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Nip Pressure Profile

In pulp and paper manufacturing and converting, the material being processed passes through contacting rollers. The nip is the point of contact of the two rollers. Capturing the nip pressure profile, by means of Fujifilm Prescale® film distributed by Sensor Products Inc., is important to help ensure roller uniformity and help prevent defects (Additional application glossary information can be found under the “Nip Impression Paper” topic.)

The Nip Pressure Profile has been discussed by Harry T. Loftin, Jr., a senior R&D engineer of Product Development at the Celanese® Acetate headquarters in Charlotte, North Carolina, in a paper titled, “Measuring Nip Roll Pressure: Tactile Measurement of Roll Pressures on Threaded-Roll Machines for Opening Cellulose Acetate Tow”. In this paper, Mr. Loftin states, “Setting optimum pressures on the pretension and threaded rolls of tow-opening machines is critical to the successful preparation of Celanese® Acetate tow for cigarette filter rod making. The band of acetate fibers (tow) must be processed to deregister, or open, the fiber crimp.” An incorrect Nip Pressure Profile can adversely affect the process and lead to defective filter rods. Figures 1 and 2 show Celanese® Acetate’s roll sets.

pretension roll set
Fig 1: Pretension Roll Set
threaded roll set
Fig 2: Threaded Roll Set

There are two types of pressure rolls on the tow opener. The pretension rolls, which prepare the tow for opening by the threaded rolls, consist of a smooth steel roll paired with a hard rubber roll (Figure 1). The threaded rolls may be either a single set of rolls or two sets of rolls in tandem, depending on the model of the equipment. A threaded-roll set consists of a steel roll with a threaded surface paired with a hard rubber roll (Figure 2).

The roll sets have gages for setting the pressure, but the gage reading can vary depending on the type of roll loading system employed. For example, the gages might display 1.5 bar when the actual pressure exerted on the rolls is only 0.75 bar. Furthermore, the gages cannot provide the actual Nip Pressure Profile, which is measured using Fujifilm Prescale® Pressure Indicating Sensor Film.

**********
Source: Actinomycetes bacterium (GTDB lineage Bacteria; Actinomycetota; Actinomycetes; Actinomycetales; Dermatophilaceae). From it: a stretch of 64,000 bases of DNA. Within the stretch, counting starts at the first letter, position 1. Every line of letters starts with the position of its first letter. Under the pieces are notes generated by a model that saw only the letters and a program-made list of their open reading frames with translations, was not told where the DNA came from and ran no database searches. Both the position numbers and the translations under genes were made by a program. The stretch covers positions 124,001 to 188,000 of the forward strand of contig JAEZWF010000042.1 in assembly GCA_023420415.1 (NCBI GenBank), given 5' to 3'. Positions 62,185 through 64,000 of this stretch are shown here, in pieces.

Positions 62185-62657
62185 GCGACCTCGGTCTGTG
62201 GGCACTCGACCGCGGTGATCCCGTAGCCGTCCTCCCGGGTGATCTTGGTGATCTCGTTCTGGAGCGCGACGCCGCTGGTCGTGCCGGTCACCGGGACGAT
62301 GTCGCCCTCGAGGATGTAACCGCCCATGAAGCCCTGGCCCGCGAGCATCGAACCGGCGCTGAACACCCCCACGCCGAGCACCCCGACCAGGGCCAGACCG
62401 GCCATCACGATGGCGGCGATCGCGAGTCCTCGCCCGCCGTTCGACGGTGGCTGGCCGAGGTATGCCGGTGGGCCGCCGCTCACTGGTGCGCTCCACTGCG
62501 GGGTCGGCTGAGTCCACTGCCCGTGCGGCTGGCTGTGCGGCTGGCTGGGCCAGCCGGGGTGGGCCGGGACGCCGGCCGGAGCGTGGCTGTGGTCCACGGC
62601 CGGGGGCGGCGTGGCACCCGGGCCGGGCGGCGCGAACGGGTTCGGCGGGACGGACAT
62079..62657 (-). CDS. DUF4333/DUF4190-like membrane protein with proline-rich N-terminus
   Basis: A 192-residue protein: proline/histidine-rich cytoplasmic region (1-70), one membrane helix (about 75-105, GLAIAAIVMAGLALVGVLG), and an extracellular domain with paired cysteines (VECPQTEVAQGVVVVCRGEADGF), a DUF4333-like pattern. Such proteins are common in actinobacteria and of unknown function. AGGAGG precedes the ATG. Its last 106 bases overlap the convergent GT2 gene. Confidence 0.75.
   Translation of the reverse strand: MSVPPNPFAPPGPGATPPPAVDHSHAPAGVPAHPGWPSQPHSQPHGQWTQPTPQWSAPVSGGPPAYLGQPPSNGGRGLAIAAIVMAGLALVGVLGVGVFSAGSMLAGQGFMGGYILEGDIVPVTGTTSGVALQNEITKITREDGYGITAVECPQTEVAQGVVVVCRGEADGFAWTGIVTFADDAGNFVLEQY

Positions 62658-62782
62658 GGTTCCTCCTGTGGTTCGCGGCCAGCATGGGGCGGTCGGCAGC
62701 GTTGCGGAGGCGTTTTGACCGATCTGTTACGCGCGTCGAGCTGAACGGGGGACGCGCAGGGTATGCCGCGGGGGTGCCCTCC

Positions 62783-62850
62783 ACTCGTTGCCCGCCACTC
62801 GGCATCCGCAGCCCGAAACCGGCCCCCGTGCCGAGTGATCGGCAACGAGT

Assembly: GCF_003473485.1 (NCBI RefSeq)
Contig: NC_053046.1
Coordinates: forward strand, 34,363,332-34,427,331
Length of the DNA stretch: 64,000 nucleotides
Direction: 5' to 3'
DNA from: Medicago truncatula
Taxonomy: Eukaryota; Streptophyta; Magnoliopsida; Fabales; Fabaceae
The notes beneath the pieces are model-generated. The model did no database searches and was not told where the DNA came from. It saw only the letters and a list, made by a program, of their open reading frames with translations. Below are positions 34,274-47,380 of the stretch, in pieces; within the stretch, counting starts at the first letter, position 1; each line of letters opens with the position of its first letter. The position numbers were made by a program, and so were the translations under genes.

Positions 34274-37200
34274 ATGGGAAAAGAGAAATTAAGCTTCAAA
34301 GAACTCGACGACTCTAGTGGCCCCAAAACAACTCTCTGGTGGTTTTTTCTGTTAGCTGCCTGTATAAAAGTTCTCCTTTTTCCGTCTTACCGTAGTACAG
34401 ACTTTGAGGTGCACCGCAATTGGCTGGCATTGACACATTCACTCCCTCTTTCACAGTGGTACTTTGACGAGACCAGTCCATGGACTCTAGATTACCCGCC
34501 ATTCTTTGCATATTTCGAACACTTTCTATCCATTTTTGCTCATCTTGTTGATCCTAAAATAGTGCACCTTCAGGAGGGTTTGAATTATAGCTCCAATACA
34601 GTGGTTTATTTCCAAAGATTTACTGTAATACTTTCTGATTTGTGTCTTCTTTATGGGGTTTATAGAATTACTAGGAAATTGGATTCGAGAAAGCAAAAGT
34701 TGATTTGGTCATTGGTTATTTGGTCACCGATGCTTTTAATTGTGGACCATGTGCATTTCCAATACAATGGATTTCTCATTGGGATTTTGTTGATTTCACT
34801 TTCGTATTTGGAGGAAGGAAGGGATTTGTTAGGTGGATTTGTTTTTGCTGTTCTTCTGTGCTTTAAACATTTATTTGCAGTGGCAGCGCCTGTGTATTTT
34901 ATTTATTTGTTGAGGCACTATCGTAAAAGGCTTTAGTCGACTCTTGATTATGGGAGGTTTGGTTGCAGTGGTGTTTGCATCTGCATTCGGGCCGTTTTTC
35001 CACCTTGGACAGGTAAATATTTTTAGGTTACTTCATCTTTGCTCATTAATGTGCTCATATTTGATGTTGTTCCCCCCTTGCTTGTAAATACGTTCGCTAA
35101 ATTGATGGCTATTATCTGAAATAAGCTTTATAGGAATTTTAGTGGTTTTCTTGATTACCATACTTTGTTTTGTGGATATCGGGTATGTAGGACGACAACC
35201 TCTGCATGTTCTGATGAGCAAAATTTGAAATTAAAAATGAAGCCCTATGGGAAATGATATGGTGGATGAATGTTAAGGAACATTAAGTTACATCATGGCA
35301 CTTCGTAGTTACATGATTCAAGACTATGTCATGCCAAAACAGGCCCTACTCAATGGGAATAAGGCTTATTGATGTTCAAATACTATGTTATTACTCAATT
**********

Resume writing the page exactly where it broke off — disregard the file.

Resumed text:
Fujifilm Prescale® works by virtue of microspheres that are coated onto the film substrate. These microspheres rupture at various predetermined stress levels. Upon the application of force, the film develops a permanent and irreversible color tone that identifies how much pressure to which the film has been exposed. The color intensity of the exposed film is directly related to the amount of pressure that has been applied to it, the greater the pressure, the more intense the color. By visually comparing the resultant film with a set of color standards, the operator can closely estimate the actual roll contact pressure.

The film indicates both the magnitude and Nip Pressure Profile at the nip. This allows the operator to adjust the individual roll pressures to the required operating level. Figure 3 shows two examples of exposed Fujifilm Prescale® film.

exposed film strips
Fig 3: Exposed Film Strips from the Threaded Roll Set (left) and the Pretension Roll Set (right)
topaq pressure profiles
Fig 4: Expanded Topaq® Nip Pressure Profiles from the Threaded Roll Set (top) and the Pretension Roll Set (bottom)

The method as described above provides a quick, easy “litmus test” for approximating Nip Pressure Profile without additional equipment and with little downtime. Pressure readings are accurate within ±4%. For those users who require greater accuracy than can be obtained by a simple visual comparison, Topaq®, a sophisticated Windows®-based analysis system, may be used to read and evaluate the pressure film samples.

Topaq® provides a quick, yet thorough analysis of the pressure distribution and magnitude between any two surfaces that come into contact. This Windows®-based system renders high resolution, pseudo-color calibrated images that accurately reflect how force is dispersed. The system consists of a specially calibrated scanner and the Topaq® software.